One night, while the household was asleep, there was a terrible storm. The howling of the wind was punctuated by muted bangs and crashes. The farmer and his wife winced, imagining the damage being done to their fields and sheds. Fortunately, the crop had been harvested – otherwise the loss could have been appalling. Suddenly, there was an incredibly loud crash, which woke the children. “What was that?” asked a shaken Sonu. “I don’t know. We can’t go out to investigate now. We’ll only find out in the morning. I hope there’s not too much damage,” said a worried Anu.
When the children woke up the next morning, they ran out to see the extent of the damage caused by the storm and were horrified to see old Azar lying uprooted on the ground. “That must have been the loud crash!” exclaimed Sonu. They ran to the tree with tears streaming down their cheeks. “Azar! Azar!” cried Sonu. Anu put her arm around her brother’s shoulders and they looked helplessly at their friend lying at their feet. Their father came up to them and held them close. “Children, you will have to go and stay with your grandparents for a couple of weeks while we repair the damage to the sheds and fields. By the grace of God, the house escaped unscathed and the animals are all safe. Say goodbye to Azar here. He was a good friend to us all.” He gazed sadly at the once majestic tree lying on its side with its roots exposed. He remembered his childhood days spent in the shade of the old tree or in its branches and mourned the passing of a dear friend. “I will put your wood to good use, my friend,” he promised in his heart. “You will continue to provide us with shelter and succor just as you did in life.”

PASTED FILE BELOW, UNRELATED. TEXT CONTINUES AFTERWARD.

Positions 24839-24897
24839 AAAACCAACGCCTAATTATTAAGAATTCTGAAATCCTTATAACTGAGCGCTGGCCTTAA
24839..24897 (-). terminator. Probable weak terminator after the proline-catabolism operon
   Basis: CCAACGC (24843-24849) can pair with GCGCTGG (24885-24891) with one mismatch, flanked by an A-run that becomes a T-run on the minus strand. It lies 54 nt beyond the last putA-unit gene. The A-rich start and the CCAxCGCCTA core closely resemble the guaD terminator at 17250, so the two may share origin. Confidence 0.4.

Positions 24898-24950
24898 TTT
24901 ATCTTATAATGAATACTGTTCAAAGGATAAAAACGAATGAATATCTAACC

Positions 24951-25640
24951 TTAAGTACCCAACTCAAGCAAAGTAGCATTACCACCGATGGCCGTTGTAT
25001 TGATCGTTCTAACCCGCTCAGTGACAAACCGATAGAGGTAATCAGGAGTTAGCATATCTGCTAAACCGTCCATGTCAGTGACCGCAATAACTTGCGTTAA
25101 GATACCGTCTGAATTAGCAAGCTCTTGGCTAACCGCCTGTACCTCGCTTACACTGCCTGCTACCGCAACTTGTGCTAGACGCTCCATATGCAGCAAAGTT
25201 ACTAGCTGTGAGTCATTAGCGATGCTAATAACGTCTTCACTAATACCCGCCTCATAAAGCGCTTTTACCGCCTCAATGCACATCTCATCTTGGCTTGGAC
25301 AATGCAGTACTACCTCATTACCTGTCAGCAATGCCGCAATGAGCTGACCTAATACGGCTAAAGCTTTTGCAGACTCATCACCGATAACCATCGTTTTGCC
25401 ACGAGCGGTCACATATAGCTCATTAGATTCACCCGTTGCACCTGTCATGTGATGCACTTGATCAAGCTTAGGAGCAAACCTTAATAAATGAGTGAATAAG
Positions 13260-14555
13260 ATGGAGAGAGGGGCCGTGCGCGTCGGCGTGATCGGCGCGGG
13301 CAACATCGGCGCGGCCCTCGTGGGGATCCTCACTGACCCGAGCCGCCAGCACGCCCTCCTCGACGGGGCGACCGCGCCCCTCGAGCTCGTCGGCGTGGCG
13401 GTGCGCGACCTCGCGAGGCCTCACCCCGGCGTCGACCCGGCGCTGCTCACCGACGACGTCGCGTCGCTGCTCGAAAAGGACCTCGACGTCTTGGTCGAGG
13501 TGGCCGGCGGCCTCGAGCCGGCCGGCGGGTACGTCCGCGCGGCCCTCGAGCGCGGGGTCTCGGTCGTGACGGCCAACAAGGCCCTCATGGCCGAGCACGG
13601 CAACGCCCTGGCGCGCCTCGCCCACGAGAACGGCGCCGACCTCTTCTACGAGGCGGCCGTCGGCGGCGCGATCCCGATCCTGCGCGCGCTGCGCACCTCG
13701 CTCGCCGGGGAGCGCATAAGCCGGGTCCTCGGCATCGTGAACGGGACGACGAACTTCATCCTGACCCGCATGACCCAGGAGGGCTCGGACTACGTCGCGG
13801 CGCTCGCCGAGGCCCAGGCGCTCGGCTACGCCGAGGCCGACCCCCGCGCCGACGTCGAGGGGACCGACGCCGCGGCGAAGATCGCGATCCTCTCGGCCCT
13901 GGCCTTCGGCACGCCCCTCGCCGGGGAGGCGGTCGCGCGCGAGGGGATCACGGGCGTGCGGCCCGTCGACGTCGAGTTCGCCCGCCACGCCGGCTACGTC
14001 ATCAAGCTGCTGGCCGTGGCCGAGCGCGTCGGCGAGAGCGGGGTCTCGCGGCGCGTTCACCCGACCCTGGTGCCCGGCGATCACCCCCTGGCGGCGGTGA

The children sat on the ground close to the fallen tree, gazing at it mournfully, patting its trunk and running their hands gently through its leaves and flowers. “I wonder where the squirrels, birds and other creatures have gone,” said Sonu suddenly. “Do you think they’re all dead?” he asked Anu fearfully. “No, no,” she said reassuringly, hoping she was right, “I’m sure they are all safe. Azar must have taken some time to fall from that great height, so they had enough time to escape.” “Oh, good,” said Sonu with a sigh of relief. When their father called out to them, saying that it was time to leave, they stood up slowly. “Goodbye, old friend,” they murmured softly. Reluctantly, hearts heavy with sadness and with tears in their eyes, they left for their maternal grandparents’ house in the neighbouring village, an hour’s bus ride away.
Although they mourned Azar, the children were soon busy playing with their cousins and their friends. The fortnight passed quickly and their mother came to take them back home. “Is everything all right at home?” asked Anu anxiously. “Yes, yes, don’t worry,” said their mother reassuringly. “Everything’s back to normal. Now say goodbye to everyone.” They followed her example and touched their elders’ feet, asking for their blessings. Then bidding their grandparents, uncles, aunts and cousins goodbye, Anu and Sonu boarded the bus with their mother and spent the ride telling her all about their adventures with their cousins. “One of grandfather’s calves was sick but Anu looked after him and made him well again,” reported Sonu.